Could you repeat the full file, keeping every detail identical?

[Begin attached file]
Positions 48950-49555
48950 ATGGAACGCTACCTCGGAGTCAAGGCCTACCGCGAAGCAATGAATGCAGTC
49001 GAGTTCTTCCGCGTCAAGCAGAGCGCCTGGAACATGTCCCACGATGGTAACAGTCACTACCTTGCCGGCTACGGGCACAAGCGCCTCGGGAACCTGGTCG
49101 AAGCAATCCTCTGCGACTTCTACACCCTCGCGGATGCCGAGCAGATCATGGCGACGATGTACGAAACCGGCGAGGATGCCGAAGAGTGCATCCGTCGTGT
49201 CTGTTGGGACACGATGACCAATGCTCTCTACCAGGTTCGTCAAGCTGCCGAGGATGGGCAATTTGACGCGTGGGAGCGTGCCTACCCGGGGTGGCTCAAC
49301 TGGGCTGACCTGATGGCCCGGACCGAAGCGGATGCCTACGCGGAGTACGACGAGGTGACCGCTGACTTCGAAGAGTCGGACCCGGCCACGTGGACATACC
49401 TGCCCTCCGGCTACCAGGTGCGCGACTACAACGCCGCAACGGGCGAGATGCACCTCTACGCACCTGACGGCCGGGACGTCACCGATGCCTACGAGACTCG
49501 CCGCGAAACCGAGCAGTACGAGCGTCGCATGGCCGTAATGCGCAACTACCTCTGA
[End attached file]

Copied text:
Positions 48950-49555
48950 ATGGAACGCTACCTCGGAGTCAAGGCCTACCGCGAAGCAATGAATGCAGTC
49001 GAGTTCTTCCGCGTCAAGCAGAGCGCCTGGAACATGTCCCACGATGGTAACAGTCACTACCTTGCCGGCTACGGGCACAAGCGCCTCGGGAACCTGGTCG
49101 AAGCAATCCTCTGCGACTTCTACACCCTCGCGGATGCCGAGCAGATCATGGCGACGATGTACGAAACCGGCGAGGATGCCGAAGAGTGCATCCGTCGTGT
49201 CTGTTGGGACACGATGACCAATGCTCTCTACCAGGTTCGTCAAGCTGCCGAGGATGGGCAATTTGACGCGTGGGAGCGTGCCTACCCGGGGTGGCTCAAC
49301 TGGGCTGACCTGATGGCCCGGACCGAAGCGGATGCCTACGCGGAGTACGACGAGGTGACCGCTGACTTCGAAGAGTCGGACCCGGCCACGTGGACATACC
49401 TGCCCTCCGGCTACCAGGTGCGCGACTACAACGCCGCAACGGGCGAGATGCACCTCTACGCACCTGACGGCCGGGACGTCACCGATGCCTACGAGACTCG
49501 CCGCGAAACCGAGCAGTACGAGCGTCGCATGGCCGTAATGCGCAACTACCTCTGA